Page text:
Easter is rabbits, colored eggs, chocolate and fancy dresses, but to Christians around the world it is much more. Easter is the most important Christian holiday of the year.
On Easter Sunday, Christians commemorate the fact that Jesus Christ rose from the grave on the third day after his crucifixion and death on Calvary.
People who were very aware of seasonal change and arranged their lives and community events around them, founded the ancient traditions of Easter. The festivities of Easter have many customs and legends that are pagan in origin and have nothing to do with Christianity.
The name Easter comes from Eastre, ancient goddess of mythology who signified spring and fertility. In pagan times an annual spring festival was held in her honor. It was not until the second century that Easter became known as a religious holiday.
During the second century, missionaries attempted to convert Saxons to Christianity. To coincide with their spring festival, Eastre, missionaries incorporated the Christian message with the pagan traditions. Slowly the people were converted and the festival was changed into the Christian celebration called Easter.
Some Easter customs have come from this and other pre-Christian spring festivals. Others come from the Passover feast of the Jews, observed in memory of their deliverance from Egypt.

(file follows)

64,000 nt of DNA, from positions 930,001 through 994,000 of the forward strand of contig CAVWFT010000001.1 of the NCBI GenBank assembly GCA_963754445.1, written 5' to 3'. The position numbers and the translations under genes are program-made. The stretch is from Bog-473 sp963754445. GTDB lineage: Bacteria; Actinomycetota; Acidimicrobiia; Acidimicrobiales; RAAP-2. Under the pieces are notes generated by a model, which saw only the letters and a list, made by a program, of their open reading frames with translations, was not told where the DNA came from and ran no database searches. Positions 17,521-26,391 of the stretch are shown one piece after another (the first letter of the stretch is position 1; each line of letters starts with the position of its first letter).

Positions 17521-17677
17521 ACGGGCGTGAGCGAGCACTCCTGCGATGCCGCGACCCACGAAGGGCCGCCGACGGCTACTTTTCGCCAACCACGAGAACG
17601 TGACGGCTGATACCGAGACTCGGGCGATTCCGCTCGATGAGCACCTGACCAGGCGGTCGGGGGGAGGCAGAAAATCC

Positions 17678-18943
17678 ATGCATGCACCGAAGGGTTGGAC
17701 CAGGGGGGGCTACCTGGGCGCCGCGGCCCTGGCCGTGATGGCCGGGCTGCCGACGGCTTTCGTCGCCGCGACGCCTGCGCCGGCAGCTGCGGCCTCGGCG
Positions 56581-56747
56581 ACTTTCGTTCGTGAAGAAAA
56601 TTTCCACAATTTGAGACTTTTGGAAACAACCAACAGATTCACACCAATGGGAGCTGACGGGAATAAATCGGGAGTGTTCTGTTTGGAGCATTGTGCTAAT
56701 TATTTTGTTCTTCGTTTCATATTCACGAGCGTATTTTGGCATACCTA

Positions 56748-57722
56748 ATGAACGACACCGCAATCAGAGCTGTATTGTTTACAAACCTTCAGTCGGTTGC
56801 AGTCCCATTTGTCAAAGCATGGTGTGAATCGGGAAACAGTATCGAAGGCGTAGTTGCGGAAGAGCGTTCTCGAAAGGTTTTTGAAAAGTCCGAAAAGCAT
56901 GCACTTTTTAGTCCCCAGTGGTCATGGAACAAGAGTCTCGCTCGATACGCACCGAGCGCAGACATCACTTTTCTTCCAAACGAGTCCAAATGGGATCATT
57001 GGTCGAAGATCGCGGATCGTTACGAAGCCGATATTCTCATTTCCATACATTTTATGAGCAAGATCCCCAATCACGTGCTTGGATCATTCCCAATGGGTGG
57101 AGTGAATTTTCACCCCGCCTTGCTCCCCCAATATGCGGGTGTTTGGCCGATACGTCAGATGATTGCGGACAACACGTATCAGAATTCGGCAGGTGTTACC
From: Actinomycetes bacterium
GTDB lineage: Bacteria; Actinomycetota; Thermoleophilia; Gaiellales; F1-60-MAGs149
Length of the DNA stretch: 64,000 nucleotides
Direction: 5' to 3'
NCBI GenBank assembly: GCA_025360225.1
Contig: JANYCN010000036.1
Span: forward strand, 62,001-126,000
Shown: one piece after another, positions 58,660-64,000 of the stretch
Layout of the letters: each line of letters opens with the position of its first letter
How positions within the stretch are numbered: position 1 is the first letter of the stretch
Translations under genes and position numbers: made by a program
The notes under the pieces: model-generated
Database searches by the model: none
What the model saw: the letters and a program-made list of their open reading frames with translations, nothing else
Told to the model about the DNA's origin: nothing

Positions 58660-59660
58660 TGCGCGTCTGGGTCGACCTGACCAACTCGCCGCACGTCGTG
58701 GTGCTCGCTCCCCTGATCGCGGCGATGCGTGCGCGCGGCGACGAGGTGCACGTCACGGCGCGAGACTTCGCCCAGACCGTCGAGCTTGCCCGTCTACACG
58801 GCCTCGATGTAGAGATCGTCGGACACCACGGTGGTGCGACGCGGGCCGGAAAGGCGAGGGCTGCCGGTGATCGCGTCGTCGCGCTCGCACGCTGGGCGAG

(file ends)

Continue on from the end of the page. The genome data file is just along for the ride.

Of all the symbols associated with Easter, the Easter egg is the most identifiable. The egg was originally a symbol of fertility and new life. Eggs were painted with bright colors to represent the sunlight of spring and were used in contests and given as gifts. Children today still enjoy coloring and hunting for eggs on Easter morning.
The Easter bunny has its origins in pre-Christian festivals as well. The rabbit, the earthly symbol of Eastre, was known as the most fertile animal and served as a symbol of new life during the spring.
German settlers introduced the Easter bunny to America during the 1700s. Children believed that if they were good, they would be brought a nest of colored eggs. The German tradition was ignored until after the Civil War when Easter became more widely celebrated in the United States.
Lilies are also synonymous with Easter. The lily, unlike the bunnies and eggs, does have Christian meaning. This white flower represents the purity that came through the resurrection of Jesus Christ.
The shape of the lily is also significant. Its bell-shape is like that of a trumpet and represents the announcing of victory.
Another Christian symbol associated with Easter is the cross. The cross is the holiest of Christian symbols. It represents the cross Jesus Christ was crucified on so the sins of humanity could be redeemed.
According to Joseph Magee, director of the Catholic Student Center on campus, the cross and lilies are not the only Christian symbols of Easter.
“Easter is the celebration of the resurrection of Christ, so the empty tomb is an important symbol of that event,” he said.
Though the Christian meaning and traditions of Easter are often lost in the commercialization of the holiday, it is important that people spend the day with loved ones celebrating hope, love and new beginnings.